One company in Desc's hands was Dine, a real estate firm that, starting in the late 1960s, developed Bosques de las Lomas, a five-million-square-meter upper income residential and commercial area at the western end of Mexico City, where Desc itself located its main offices. Dine resumed activities in the 1990s after being inactive for most of the previous decade because of the economic crisis that gripped Mexico following the 1982 peso devaluation. Spicer purchased Transmisiones y Equipos Mecanicos, S.A. de C.V. (Tremec), a Mexican manufacturer of light-duty transmissions, in 1994.
The currency crisis and peso devaluation of late 1994 resulted in a net loss of 1.44 billion pesos ($411.4 million), primarily because of heavy losses in noncash foreign exchange. During 1995 an outstanding performance by the chemicals sector, largely because exports doubled, enabled Desc to record a modest net profit of 329 million pesos ($48.4 million) on net sales of 11.46 billion pesos ($1.69 billion). The company had invested heavily in Grupo Irsa, raising its output to 100 percent of capacity and capitalizing on cheap raw materials and low labor costs to flood the United States and Europe with its products. High interest rates and continuing recession took a heavy toll on Desc's auto parts and real estate sectors.
Sparked by the North American Free Trade Agreement, the Unik auto parts division did very well in 1996. Exports accounted for almost half of its sales as the division became a premier supplier to Detroit's Big Three. In October 1996 Spicer agreed to purchase Borg-Warner Automotive Inc.'s unprofitable North American manual transmission business for about $40 million. This business was expected to have sales of about $105 million for the year. Spicer, in July 1997, purchased Dana Corp.'s transmission division. Desc was planning to move the purchased Borg-Warner and Dana plants to its automotive center in Queretaro.
Desc added to its agribusiness holdings in August 1987 by purchasing Corfuerte S.A. de C.V., a Mexican producer of canned vegetables, tomato puree, corn oil, coffee, and other food products. The company had six production plants in Mexico and one in California. Desc paid $89 million for a 95 percent share in Corfuerte, which had sales of $84.6 million in 1996.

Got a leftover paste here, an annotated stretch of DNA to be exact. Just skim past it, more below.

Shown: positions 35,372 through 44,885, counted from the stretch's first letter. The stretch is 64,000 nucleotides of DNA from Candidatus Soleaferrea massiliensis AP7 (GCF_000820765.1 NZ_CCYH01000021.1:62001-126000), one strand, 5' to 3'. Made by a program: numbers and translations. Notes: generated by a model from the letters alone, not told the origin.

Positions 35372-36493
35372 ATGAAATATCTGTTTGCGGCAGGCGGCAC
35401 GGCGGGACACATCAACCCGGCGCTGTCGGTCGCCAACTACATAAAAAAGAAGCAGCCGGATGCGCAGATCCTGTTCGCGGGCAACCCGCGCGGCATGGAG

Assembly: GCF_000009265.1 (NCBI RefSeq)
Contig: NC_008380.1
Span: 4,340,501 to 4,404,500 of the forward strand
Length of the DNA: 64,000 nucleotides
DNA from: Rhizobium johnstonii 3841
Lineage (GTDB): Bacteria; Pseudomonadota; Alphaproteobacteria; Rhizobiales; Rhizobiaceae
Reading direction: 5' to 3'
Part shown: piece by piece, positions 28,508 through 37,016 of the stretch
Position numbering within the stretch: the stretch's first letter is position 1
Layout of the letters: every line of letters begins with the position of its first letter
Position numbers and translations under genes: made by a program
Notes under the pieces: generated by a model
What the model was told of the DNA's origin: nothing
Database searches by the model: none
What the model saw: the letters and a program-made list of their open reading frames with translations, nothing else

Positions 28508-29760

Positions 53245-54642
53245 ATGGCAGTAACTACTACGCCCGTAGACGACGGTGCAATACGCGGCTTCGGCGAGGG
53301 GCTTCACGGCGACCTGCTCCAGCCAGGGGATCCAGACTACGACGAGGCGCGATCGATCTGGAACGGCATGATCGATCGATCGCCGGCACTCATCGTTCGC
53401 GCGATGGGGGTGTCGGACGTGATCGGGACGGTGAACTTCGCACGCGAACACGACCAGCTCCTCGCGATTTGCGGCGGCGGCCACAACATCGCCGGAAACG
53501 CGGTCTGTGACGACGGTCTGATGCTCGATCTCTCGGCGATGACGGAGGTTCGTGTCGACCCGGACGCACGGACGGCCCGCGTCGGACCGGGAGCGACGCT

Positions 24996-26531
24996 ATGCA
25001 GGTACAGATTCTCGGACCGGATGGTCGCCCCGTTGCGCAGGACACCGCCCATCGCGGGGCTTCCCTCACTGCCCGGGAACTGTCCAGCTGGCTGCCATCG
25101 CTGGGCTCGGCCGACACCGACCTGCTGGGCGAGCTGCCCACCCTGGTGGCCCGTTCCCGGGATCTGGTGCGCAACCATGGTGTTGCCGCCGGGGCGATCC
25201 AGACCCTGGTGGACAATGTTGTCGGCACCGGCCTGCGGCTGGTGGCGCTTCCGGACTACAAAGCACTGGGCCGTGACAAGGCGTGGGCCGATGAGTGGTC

Desc recorded net sales in 1996 of 11.98 billion pesos ($1.53 billion) and net income of 1.90 billion pesos ($241.7 million). Chemicals accounted for 44 percent of net sales; automotive parts for 36.8 percent; agribusiness for 13.6 percent; consumer products for four percent; and real estate for 1.8 percent. Exports accounted for 31 percent. The company's long-term debt was 3.34 billion pesos (about $428 million) in March 1997. The Senderos family held 51 percent of the Class A shares, 40 percent of the Class B shares, and 18 percent of the Class C shares. (Class A shareholders had the right to elect a majority of directors to the company board.)
DESC in 1996
In 1996 Unik was conducting Desc's automotive parts business, manufacturing 43 different types of automotive products at 28 plants in Mexico. These included everything from pick-up truck bodies and transmissions to pistons, gaskets, seals, ignition coils, and spark plugs. Spicer accounted for about 51 percent of Unik's revenue in 1995.